At the end of 2021, oil prices started a massive runup as COVID-19 vaccination rates increased, pandemic-related restrictions loosened and the global demand for oil rose faster than the supply.

By June 2022, West Texas Intermediate crude oil prices spiked above $120 a barrel twice — in March and in June.

After the second spike in the summer, oil prices started to decline and flattened out between $70 and $80 per barrel in September.

Now, oil prices are back above $80 a barrel and inching higher.

Even with the spike and pullback of oil prices in 2022, a barrel of West Texas Intermediate crude oil has jumped nearly 23% since 2021.

Oil prices go up for many different reasons:

  • Larger demand pushes the price of crude oil higher as supplies fall.
  • Supply controls: The Organization of Petroleum Exporting Countries (OPEC) sets production levels. If they cut production, the price of oil goes up.
  • Politics: War, natural disasters, new government leaders and any other political upheaval can affect the price of oil.

After price chaos during COVID and the roller-coaster in 2022, oil prices have started to stabilize and even head higher again.

And stability means companies are ready to pursue growth opportunities.

With an influx of cash in their pockets, larger oil companies are snapping up smaller ones to expand their footprint, boost production and … make more money. That, in turn, should push oil stock prices higher.

The Art of the Deal: Oil Style

Once oil prices started to settle in 2023, big oil exploration and production companies went on a buying spree.

Bar graph of oil exploration and production companies spend on M&A

All told, Big Oil spent $234 billion to buy up smaller companies. This is the most money spent on oil mergers and acquisitions in more than a decade.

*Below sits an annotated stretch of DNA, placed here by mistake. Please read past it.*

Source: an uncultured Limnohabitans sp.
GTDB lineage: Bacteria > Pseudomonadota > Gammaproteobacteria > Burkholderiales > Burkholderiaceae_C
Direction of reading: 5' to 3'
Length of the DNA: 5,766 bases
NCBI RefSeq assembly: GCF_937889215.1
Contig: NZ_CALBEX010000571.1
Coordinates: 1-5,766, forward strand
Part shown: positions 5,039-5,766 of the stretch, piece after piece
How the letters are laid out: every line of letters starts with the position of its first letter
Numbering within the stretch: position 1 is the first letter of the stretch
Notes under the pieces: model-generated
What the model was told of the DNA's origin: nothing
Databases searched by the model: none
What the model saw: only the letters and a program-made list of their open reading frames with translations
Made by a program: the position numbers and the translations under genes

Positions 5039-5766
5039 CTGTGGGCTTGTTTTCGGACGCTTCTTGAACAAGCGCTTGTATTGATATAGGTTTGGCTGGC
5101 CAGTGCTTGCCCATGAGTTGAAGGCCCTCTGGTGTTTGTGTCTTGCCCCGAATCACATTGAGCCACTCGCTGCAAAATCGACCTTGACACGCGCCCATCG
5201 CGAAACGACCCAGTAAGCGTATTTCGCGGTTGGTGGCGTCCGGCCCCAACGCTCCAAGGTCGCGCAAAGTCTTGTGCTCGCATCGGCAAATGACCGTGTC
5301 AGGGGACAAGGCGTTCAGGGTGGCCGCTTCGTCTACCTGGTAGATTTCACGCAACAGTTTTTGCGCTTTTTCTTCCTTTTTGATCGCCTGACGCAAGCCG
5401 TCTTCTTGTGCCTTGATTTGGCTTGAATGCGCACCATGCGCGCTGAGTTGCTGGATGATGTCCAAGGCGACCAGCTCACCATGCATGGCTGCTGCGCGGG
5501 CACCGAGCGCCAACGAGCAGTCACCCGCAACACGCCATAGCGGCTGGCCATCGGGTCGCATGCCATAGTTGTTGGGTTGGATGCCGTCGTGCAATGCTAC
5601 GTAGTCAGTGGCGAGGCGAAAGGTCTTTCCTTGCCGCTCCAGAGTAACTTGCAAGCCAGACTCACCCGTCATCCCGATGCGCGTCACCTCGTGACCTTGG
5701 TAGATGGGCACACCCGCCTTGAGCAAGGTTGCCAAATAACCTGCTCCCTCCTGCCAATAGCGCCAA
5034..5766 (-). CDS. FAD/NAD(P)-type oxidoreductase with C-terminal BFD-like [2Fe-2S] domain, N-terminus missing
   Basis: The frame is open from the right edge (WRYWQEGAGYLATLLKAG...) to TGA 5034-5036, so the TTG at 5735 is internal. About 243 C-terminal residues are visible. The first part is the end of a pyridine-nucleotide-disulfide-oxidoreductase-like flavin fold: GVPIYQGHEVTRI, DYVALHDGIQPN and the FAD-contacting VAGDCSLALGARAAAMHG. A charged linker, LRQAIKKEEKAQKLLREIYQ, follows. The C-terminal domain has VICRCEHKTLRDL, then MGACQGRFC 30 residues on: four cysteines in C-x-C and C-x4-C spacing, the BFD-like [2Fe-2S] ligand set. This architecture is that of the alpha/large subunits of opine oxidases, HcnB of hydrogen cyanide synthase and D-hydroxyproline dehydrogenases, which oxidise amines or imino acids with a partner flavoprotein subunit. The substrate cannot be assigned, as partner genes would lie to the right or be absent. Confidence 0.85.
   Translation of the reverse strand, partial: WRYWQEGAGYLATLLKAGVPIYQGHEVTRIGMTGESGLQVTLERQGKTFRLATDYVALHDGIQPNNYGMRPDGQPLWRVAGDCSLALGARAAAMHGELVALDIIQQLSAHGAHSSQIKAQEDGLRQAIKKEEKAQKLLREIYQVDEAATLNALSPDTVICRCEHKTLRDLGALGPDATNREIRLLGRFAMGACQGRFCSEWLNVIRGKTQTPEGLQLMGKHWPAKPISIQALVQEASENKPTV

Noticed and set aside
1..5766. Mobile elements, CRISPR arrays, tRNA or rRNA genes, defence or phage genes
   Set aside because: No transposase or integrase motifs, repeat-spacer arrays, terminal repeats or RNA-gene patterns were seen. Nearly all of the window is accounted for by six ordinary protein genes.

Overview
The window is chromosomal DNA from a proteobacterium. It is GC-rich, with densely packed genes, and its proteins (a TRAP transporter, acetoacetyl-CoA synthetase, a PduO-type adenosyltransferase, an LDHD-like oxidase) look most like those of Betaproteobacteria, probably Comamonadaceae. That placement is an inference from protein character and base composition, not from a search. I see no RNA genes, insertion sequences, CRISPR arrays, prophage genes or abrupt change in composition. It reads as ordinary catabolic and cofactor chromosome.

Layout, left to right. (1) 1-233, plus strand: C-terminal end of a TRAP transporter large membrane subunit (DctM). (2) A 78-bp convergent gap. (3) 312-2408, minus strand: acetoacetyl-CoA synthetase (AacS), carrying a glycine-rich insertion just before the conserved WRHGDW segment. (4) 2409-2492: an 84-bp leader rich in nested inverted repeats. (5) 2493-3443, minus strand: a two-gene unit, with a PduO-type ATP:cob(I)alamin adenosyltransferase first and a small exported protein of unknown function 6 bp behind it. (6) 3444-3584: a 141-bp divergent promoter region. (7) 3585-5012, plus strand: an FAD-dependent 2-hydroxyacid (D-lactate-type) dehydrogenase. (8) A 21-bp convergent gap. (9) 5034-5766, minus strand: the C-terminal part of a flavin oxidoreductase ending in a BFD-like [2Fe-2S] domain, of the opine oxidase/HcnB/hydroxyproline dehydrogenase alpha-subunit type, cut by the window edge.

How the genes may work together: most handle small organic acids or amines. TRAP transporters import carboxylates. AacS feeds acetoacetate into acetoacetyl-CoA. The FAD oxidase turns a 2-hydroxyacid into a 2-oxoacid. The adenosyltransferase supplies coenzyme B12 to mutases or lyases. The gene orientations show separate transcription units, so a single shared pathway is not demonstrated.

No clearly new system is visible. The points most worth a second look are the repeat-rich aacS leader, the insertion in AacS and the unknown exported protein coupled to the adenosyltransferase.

Those deals include ExxonMobil’s $60 billion acquisition of Pioneer and Chevron’s $53 billion drop to acquire Hess Corp. Occidental Petroleum and Diamondback Energy also spent $150 billion on several deals to bolster their production capabilities.

All of these deals accomplish one thing: Expand the drilling footprint of already massive oil companies and increase Big Oil’s bets on oil and gas demand.

Then, just last week, ConocoPhillips (NYSE: COP) announced a $17.1 billion all-stock deal to buy Marathon Oil (NYSE: MRO).

With its deal to buy MRO, ConocoPhillips will add new drilling territory in North Dakota’s Bakken region, as well as the Permian Basin and Eagle Ford regions of Texas. It also gives COP shale reserves that are as far away as Equatorial Guinea.

The deal is subject to shareholder and regulatory approval and won’t be complete until the fourth quarter. But a question lingers for investors…

Is COP an oil stock to buy?

COP Stock’s Green Zone Power Ratings Journey

Like with many of its competitors, things haven’t always been rainbows and unicorns for COP.

Here’s COP’s ratings journey on Adam O’Dell’s Green Zone Power Ratings system going back three years:

COP Oil Stock Stays In the “Bullish” Zone

Stock analysis of COP oil stock

When oil prices were below $70 a barrel in 2021, COP was struggling. It rated “Bearish” on the Green Zone Power Ratings system with a stock price under $55 per share.

As the price of oil went up, so too did COP’s price and rating. By the end of 2021, COP was rated “Bullish,” and its share price was closer to $70.

After spending 2022 in the “Very Bullish” category, a pullback in oil prices nudged COP stock down, but the stock remains “Bullish” on Adam’s system.

Going back three years, COP (the green line in the chart above) has surpassed the performance of the S&P 500 (the orange line) by nearly 4X. COP has risen 94.9%, while the broader market has only gained 24.6%.

If you bought it when the Green Zone Power Ratings system first flashed a “Bullish” signal on COP, you’d have a nearly triple-digit gain.

Bottom line: While the price of oil is stable and even growing … oil companies, like COP are doing what they can to increase market share.

This means buying up smaller companies for increased exploration territory and cost savings.

By adding Marathon Oil’s territory in the Bakken, Eagle Ford and Permian Basin regions, COP is making a strong bet on increasing production.

Flashing consistently “Bullish” on the Green Zone Power Ratings system, coupled with this expansion and continued strong demand for oil and gas in the immediate future, spells good news for investors in COP.

Until next time…

Safe trading,

Matt Clark, CMSA®

Chief Research Analyst, Money & Markets